This is a porno. I know that it’s labeled as an erotic comic, but it’s actually just pornography. The thing is that erotica has a story, a narrative, some point to the sexual act other than just the sexual act. Pornography is all about the sexual act. Sure there might be a situation that’s set up prior to the sex, but at the end of the day that set up is not important or a driving force behind anything other than creating a setting. In Sticky, it’s the act of buying a belt. Its two pages of a man flashing his abs while selling a belt inter-cut with the characters undressing. The entire rest of the story is sex, graphic sex considering it’s a comic book. I say that as someone who has read several volumes of Milo Manara’s work, which I also believed was graphic at times.
And you’re right, that’s probably a matter of taste and obviously my taste finds it to be a bit much. I go back to the pornography argument because there are panels that actually support this. There are scenes that show the character’s POV, there are scenes in which we’re shown extreme close ups and wide shots. It’s the medium shots that suddenly take a different angle on the page; a noticeably different angle. Suddenly it’s no longer an attempt at art, but rather pornography. The view of the act becomes the focus of the panel rather than the characters and that’s what separates this from erotica and makes it pornography in my opinion.
Speaking more to the art, I wish that I could say that it portrays the human form realistically, but it doesn’t. The characters are reduced to having different hair styles and looking like underwear models. Now, this is somewhat typical in erotica to have beautiful people, but I have read some stories that attempt to include all shapes and sizes of human beings. Sticky on the other hand plays to stereotypes more than anything. The thick line work only serves to highlight the muscular physique and place more emphasis on the sexual act and I would even guess that some of the scenes are photo referenced.
Numerous people are quoted with praise for the issue/series in the description on Comixology and I can partially see why. This issue is bold and likely nothing like this has been produced or distributed on this scale. It’s a novelty almost. Because the thing is, I don’t know what other purpose it serves. In Click! by Milo Manara, the story is about women taking control of their sexual identity, to be in control of their sexual desires. Sticky is about looking at a belt and then having safe tantric sex.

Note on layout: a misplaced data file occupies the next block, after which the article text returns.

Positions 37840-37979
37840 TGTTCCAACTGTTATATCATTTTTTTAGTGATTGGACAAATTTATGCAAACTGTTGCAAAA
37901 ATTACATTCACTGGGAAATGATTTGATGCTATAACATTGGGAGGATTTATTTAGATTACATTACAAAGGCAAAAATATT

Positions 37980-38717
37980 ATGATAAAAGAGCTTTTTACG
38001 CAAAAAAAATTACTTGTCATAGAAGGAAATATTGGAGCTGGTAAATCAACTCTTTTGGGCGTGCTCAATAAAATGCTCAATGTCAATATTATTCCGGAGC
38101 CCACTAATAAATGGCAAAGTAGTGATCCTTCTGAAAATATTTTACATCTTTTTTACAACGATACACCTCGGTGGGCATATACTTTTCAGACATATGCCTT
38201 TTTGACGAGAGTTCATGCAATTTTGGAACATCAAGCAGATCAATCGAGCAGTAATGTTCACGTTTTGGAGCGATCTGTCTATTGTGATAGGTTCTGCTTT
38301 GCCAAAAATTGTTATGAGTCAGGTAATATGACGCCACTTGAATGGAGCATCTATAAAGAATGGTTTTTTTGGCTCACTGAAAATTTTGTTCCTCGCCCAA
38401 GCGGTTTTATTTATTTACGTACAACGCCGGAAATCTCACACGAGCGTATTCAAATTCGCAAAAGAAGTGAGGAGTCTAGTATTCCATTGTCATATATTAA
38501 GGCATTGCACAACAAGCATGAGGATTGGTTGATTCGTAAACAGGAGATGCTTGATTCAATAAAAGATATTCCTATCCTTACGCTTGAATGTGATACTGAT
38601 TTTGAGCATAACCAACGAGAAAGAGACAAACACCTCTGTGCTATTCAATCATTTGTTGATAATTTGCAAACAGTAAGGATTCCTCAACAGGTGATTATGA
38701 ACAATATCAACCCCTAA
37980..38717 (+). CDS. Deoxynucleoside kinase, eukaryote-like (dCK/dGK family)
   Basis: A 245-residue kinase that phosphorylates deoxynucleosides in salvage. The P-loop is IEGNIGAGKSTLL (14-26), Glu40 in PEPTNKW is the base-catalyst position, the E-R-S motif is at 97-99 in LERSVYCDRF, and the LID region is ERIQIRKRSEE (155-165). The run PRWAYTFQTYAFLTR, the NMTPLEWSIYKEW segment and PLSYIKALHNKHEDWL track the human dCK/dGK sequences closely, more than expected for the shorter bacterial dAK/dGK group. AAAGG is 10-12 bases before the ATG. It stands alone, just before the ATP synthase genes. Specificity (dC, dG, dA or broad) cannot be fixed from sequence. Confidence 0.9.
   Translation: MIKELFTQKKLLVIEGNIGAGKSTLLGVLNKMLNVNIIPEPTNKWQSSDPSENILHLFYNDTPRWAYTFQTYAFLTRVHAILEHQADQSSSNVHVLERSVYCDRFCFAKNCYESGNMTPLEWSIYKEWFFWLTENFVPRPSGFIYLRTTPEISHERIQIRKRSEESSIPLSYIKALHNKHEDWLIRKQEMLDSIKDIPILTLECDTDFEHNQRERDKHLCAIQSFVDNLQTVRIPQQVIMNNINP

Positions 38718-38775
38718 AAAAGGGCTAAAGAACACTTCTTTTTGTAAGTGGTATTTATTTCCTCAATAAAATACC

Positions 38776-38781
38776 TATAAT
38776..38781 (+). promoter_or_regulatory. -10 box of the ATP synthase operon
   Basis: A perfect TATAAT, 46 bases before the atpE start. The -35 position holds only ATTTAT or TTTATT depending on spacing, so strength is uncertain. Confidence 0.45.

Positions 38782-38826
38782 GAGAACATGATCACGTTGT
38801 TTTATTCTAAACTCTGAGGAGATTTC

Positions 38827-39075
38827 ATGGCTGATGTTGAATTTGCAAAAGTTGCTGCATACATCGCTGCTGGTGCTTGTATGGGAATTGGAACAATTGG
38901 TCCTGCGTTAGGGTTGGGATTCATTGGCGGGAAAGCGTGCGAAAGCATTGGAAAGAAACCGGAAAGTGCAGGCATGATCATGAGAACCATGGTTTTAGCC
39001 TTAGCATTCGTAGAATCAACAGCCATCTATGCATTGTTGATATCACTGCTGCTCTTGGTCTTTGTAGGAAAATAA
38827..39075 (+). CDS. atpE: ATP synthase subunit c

For me, if pornography is your thing then that’s fine. We talk about porn parodies on the site, not for the sexual acts performed in them, but rather their abilities to tell a story or at the very least the characters and the costumes that they included in them. I’m sure that some comic book readers are happy at the existence of Sticky and that’s fine. But I have to wonder if it’s given a free pass due to the content being somewhat controversial, because at the end of the day a comic should tell a story. Whether that story has words or not, doesn’t matter, but it should have a story all the same. If you were looking for the shortest story in the world Sticky would be a strong contender: two people meet and have sex for several hours… maybe they share a connection there too, but that’s not something the story tells us.
I will point out that I was given a review copy of this from Comixology. You’ll have to decide if it’s worth your money or not and feel free to leave a comment on what you think because this is again my opinion of the material. Keep that in mind if you decide to tell me that my opinion is wrong.
Writer: Dale Lazarov
Artist: Steve MacIsaac
Release Date: 6/19/13
Available on Comixology
UPDATE: I have closed the comments. Thank you all for the comments, but it's becoming more of an internet argument than anything else and we all know what it's like to argue on the internet. I gave the review I wanted to and I treated the material with respect and went in with an open mind and that's all I can do. I have reviewed a variety of material over the years and so I will not justify my opinion further because I believe the consistency of my criticism speaks for itself. In fairness to this issue I did refrain from scoring it on our usual system because I felt that it would give casual readers a bias-ness towards the overall review and the title. Thank you again for the comments as I have heard your feedback and it will influence my decision on what to review in the future, but I don't think this is the right place for the discussion to take place. As I said on the original review, but will clarify and reiterate, it's up to the individual to decide for themselves on whether this series is right for them.